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PGSS Council discusses supervision, upcoming referendum

Review of supervision

Post-Graduate Students’ Society (PGSS) Secretary-General Jonathan Mooney announced two major projects that PGSS is currently working on. The first is the improvement of the quality of supervision for students in all departments by clarifying students’ and supervisors’ rights and responsibilities. The second project focuses on ensuring that international students receive tuition waivers—a type of financial aid that reduces or eliminates tuition fees for students who qualify.

“We plan to work with departments and faculties to promote the use of funding that is sent by the central administration to the faculties to support and retain international students on tuition waivers for these students,” Mooney said. “Some of this money, which is tied to the number of international students in a faculty, seems not to be reaching these students.”


Fortier addresses funding, student space

Principal Suzanne Fortier fielded questions from graduate students at Council and outlined future projects. These include reviewing supervision and funding for graduate students. Questions mainly concerned the university’s financial situation and the lack of workspace for graduate students.

PGSS Financial Affairs Officer Erik Larson asked Fortier to explain the financial state of McGill. Fortier said that she places importance on putting money towards attracting talent to the university.

“If we agree that it’s largely about [investing in] people, maybe we’ll have to see other things that aren’t as good as we’d like them to be because while important, they’re not a top priority,” she said.

Economics Councillor, Guillaume Lord. expressed concern about the allotment of workspace for graduate students.

“Space is very uneven across departments,” he said. “A lot of people in our department do not have office space, and it was heartbreaking for me to see this at the beginning of the year. […] Office space is not only a workspace; it’s also a community space.”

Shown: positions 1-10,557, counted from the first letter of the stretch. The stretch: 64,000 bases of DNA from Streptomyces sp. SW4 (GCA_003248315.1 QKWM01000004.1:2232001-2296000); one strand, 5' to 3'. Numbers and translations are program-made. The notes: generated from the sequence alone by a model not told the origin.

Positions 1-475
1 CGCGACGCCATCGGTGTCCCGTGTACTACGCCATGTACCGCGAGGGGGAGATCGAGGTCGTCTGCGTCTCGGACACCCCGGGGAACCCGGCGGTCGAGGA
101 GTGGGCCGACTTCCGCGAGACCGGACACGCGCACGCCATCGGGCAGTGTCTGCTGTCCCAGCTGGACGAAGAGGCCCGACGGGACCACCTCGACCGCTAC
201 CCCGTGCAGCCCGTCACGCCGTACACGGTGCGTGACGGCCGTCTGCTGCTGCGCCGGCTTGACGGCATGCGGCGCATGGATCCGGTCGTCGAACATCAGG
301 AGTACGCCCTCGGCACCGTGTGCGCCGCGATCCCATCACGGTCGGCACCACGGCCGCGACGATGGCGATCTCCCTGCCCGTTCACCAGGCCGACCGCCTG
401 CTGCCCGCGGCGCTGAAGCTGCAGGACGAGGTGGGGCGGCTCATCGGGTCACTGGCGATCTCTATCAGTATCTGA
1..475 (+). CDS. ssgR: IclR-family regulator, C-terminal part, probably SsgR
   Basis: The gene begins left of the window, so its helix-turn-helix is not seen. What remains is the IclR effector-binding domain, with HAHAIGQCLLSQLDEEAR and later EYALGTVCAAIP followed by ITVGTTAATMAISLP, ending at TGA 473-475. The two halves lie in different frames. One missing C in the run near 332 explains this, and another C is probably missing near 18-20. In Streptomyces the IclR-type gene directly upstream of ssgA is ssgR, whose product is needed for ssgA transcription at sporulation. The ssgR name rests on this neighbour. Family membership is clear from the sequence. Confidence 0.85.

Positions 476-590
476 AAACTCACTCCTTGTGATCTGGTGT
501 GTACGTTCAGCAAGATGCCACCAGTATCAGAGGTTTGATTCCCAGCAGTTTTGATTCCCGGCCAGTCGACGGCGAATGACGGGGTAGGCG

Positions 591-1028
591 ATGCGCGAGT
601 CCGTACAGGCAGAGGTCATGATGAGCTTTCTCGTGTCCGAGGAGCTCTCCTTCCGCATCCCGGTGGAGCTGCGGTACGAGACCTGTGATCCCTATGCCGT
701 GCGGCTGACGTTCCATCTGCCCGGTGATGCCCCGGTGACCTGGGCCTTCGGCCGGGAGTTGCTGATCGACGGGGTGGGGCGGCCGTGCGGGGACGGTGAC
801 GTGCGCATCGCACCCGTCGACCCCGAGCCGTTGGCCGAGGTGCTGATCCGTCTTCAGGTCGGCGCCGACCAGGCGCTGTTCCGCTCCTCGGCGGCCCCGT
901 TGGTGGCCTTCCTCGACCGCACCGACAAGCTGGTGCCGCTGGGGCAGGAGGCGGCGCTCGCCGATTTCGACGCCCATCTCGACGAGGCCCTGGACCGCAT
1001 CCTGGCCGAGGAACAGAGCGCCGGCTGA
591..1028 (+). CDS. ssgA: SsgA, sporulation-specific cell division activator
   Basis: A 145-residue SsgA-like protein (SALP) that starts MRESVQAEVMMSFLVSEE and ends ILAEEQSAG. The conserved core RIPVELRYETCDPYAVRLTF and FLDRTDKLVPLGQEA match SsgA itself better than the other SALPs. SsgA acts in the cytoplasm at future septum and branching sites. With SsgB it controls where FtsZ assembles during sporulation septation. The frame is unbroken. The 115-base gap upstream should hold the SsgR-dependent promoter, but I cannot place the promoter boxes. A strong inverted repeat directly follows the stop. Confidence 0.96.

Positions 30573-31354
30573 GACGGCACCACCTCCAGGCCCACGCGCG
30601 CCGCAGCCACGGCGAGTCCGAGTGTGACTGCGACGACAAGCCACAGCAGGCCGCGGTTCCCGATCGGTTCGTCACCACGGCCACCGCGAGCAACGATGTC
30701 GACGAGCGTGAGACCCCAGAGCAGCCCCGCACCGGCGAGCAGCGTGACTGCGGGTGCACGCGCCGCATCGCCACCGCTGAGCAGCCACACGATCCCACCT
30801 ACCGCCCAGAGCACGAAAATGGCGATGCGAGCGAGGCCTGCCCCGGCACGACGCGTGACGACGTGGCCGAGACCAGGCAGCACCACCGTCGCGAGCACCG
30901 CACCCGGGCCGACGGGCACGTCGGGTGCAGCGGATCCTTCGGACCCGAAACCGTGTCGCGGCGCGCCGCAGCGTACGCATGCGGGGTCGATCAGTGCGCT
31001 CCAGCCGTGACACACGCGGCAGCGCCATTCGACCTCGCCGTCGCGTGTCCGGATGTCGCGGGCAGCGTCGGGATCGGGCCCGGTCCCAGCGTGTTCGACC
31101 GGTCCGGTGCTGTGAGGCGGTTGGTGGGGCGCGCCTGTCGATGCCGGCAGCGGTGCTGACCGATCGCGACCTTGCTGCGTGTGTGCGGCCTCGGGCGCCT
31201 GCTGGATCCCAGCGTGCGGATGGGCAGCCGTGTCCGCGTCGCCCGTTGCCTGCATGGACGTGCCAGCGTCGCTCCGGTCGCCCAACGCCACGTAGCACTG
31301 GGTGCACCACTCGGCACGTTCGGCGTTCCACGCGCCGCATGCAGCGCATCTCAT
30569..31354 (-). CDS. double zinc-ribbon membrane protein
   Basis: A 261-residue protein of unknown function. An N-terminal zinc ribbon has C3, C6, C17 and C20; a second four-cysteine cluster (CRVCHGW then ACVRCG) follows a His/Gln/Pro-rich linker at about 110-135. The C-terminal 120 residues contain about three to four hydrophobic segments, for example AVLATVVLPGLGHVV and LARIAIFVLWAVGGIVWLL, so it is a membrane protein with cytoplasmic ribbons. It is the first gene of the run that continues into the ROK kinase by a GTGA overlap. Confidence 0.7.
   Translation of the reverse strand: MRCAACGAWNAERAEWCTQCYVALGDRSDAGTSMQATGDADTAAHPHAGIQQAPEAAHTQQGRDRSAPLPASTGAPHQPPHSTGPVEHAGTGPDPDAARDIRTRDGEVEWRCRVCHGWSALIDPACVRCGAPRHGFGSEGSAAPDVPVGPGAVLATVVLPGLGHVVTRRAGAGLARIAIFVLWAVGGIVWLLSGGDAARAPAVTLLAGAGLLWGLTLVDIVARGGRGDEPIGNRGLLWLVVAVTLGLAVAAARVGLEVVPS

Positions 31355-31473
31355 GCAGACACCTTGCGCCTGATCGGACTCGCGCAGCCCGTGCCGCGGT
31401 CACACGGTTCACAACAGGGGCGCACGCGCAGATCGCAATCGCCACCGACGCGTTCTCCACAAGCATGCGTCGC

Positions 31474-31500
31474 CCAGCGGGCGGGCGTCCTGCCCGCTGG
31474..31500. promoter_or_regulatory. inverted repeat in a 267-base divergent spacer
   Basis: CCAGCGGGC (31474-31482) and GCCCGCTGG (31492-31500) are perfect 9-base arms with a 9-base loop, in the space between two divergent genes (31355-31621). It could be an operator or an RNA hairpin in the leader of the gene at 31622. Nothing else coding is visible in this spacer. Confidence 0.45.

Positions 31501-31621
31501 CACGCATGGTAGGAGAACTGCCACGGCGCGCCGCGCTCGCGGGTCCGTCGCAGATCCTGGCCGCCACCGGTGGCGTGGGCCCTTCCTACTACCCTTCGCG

Fortier said she had not known this was an issue, but that a solution would not be easy. She mentioned that she would add the issue to future discussions on issues of space at McGill.

“Physical infrastructure is an issue at this university,” Fortier said. “We’re pretty tight on space and we […] don’t have much extension room, and of course there’s the matter of funding.”


Tribune fee referendum

Council approved a PGSS referendum question regarding funding for the McGill Tribune. If the question passes during the November referendum period, graduate students will pay a non-optoutable fee of $0.75 to the Tribune for both the Winter 2014 and Fall 2014 semesters, with a vote on renewal in 2015.

“Right now, our mandate as a newspaper is only towards undergraduate students,” said Carolina Millán Ronchetti, editor-in-chief of the McGill Tribune, at the meeting. “However, we recognize that post-graduate students face unique challenges [ …. ] Membership will help bring more coverage [of] issues that pertain to post-graduates such as supervision and office space.”

Mooney explained that the Tribune ran a similar question last May, which asked graduate students for $1.00 per semester, but that the question did not pass by a small margin.


McGill Writing Centre

Another question Council approved to run in the referendum period is for a fee of $1.50 per term to support graduate use of McGill’s Writing Centre.

However, Council voted against a motion for PGSS to contribute a one-time sum of $3,000 from PGSS’s Special Projects Fund. Without the fund transfer, the Writing Centre will no longer offer tutoring services to graduate students.


Letter opposing Charter of Values

Mooney asked Council for feedback regarding a letter to Parti Québécois (PQ) leader Pauline Marois that he wrote on behalf of the PGSS, which expresses their opposition to the section of the proposed Charter of Values that bans public workers from wearing conspicuous religious symbols.

“Some of our members are technically state personnel [ …. ] and so [the charter] implicates us directly,” Mooney said. “Freedom of expression is particularly important in a university setting.”

Council was supportive of the letter, though upon the suggestion of  Lord, a section of the letter stating that PGSS does not oppose other sections of the Charter was removed.

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